“I am glad,” Stephanie began, “that Pamela picked this course for me to speak at because family and home have a big role in my own personal artwork. I am always comparing point A, where I came from, to point B, where I am going. And my guess is that whether you realize it or not, you are constantly doing this, too. As we think about our homes we think of rootedness, what identifies us as individuals, and all of the experiences that have made us who we are. The course we are about to eat is comprised of many different elements that speak to Pamela’s childhood and family memories. Speaking of rootedness, there is even a beet, a root vegetable, in this course.
“I am a drawing teacher, and one of the first drawing exercises I do with my students is a blind contour drawing. In this way of drawing we look at the object or thing that we are drawing, and let our eyes follow the contours or outline of the object. We don’t look at our page and we never let our pencil or tool leave the page. There is a metaphor here. As you move from point A to point B in your life, maybe away from your home to a new place or relationship, you look forward but still have your hand on the page, or in the place that you are rooted. So in this next drawing prompt, I want you to look forward at something in the room, maybe it is something that reminds you of home, like your partner sitting next to you or a familiar dish in front of you, and I want you to do a blind contour drawing.”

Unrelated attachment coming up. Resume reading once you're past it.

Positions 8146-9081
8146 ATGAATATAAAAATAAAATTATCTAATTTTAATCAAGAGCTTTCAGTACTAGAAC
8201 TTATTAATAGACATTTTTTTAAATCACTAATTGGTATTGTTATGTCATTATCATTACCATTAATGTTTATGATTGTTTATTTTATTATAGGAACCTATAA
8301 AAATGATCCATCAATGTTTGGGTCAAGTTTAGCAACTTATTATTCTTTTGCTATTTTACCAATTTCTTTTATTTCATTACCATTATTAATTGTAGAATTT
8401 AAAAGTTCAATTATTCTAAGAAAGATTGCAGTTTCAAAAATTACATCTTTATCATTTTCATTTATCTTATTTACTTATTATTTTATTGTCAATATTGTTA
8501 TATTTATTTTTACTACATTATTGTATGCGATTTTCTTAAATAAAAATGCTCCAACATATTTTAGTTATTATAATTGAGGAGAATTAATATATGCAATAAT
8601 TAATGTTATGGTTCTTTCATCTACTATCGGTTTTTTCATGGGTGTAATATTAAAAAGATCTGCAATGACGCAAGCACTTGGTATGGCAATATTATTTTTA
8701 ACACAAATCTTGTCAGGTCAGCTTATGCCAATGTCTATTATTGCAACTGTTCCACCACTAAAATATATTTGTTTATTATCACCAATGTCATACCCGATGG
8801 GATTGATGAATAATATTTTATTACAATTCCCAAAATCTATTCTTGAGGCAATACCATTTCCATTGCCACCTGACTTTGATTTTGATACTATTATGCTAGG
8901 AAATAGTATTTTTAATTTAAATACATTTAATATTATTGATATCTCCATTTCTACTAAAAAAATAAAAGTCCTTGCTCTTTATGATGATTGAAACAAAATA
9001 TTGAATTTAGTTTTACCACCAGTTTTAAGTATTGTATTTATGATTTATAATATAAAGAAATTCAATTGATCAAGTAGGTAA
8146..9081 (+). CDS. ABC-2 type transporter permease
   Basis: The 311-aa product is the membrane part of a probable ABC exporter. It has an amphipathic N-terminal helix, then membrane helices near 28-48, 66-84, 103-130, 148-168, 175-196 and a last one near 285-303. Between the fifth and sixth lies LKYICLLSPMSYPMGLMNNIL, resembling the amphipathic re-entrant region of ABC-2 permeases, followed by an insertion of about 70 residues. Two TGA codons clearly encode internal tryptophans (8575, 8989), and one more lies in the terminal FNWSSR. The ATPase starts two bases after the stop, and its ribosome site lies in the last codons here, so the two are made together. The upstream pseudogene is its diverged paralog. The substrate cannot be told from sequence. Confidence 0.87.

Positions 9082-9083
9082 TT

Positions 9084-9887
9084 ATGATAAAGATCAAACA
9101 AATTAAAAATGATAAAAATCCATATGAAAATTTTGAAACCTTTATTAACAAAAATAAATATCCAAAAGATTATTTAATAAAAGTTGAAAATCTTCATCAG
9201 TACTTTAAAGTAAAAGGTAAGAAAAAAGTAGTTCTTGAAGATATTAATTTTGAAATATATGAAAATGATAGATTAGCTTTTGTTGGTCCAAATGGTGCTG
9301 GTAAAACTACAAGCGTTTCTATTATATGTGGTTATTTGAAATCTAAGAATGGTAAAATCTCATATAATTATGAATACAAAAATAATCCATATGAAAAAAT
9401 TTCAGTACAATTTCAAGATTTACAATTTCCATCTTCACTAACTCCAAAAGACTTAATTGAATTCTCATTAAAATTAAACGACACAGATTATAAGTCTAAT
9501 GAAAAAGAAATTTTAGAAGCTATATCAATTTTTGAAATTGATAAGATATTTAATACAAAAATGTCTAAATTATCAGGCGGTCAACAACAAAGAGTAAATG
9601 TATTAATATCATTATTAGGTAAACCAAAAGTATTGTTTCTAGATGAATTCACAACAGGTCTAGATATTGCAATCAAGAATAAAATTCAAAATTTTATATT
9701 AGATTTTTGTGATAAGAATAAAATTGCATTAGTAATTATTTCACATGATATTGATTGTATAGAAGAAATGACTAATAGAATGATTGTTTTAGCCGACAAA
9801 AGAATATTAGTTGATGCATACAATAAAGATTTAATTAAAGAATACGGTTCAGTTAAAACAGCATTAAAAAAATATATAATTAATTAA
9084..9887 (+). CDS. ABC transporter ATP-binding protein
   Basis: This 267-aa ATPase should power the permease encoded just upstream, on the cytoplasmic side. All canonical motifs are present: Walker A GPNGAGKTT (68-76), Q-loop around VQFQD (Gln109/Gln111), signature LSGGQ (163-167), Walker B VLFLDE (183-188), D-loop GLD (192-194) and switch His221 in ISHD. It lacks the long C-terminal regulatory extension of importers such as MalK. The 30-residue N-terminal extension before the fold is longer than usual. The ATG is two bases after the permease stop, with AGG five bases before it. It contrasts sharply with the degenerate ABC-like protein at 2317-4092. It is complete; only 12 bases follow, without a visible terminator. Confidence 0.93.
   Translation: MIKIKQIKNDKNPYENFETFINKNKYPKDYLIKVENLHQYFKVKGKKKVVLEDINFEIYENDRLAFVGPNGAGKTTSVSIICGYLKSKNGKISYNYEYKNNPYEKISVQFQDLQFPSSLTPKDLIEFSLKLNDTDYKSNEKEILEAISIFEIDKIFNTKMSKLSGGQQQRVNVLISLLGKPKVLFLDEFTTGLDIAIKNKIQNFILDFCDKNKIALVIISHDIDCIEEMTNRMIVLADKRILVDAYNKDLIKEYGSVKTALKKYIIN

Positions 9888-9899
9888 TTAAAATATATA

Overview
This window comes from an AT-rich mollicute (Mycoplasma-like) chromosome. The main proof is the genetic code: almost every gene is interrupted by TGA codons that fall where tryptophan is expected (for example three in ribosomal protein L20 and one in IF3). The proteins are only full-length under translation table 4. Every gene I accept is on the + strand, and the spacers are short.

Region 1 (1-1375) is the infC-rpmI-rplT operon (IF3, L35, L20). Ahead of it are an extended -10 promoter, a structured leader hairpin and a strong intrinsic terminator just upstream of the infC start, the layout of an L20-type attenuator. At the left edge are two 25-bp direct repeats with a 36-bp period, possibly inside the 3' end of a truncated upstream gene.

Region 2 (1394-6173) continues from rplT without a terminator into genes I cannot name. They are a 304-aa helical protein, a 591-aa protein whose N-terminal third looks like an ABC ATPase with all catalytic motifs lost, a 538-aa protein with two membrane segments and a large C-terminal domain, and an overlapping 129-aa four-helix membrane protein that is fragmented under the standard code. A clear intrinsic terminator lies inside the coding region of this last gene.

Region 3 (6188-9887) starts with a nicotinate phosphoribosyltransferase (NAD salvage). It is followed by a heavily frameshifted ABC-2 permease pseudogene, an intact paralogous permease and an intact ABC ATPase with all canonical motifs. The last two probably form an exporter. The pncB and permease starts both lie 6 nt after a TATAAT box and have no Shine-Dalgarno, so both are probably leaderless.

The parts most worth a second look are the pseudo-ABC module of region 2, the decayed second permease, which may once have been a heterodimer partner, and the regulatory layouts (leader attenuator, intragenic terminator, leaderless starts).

So, alternating between forks and wine glasses and Sharpies, fifty guests in the Imperial Ballroom broke into uproarious laughter as they trained their eyes on each other–of objects around the room–and got back to their roots, so to speak. As they enjoyed a sophisticated salmon appetizer, they were transported to a younger time of doodling and giggling and writing on the table tops when a parent wasn’t watching. (I forgot to mention that all the tables had white butcher paper table runners.) It was certainly difficult to keep my own eyes off the paper and my pen rooted to the paper–and I wasn’t alone–but the challenge was certainly a refreshing diversion from customary dinner time propriety.
Pamela chose me to interpret the next dish, entitled “Comfort,” comprised of butternut squash ravioli, beurre noissette, maple charred cauliflower, fresh ricotta, amaretti gremolotta, and sage, joined by a Peter Yealand Sauvignon Blanc from Marlborough, New Zealand. I had planned on recounting to the dinner guests how Pamela is, like this dish, both sweet and savory, but instead wrote a poem I called “Comforting Metaphors,” each line inspired by one of the components of the dish. See if you can match them up: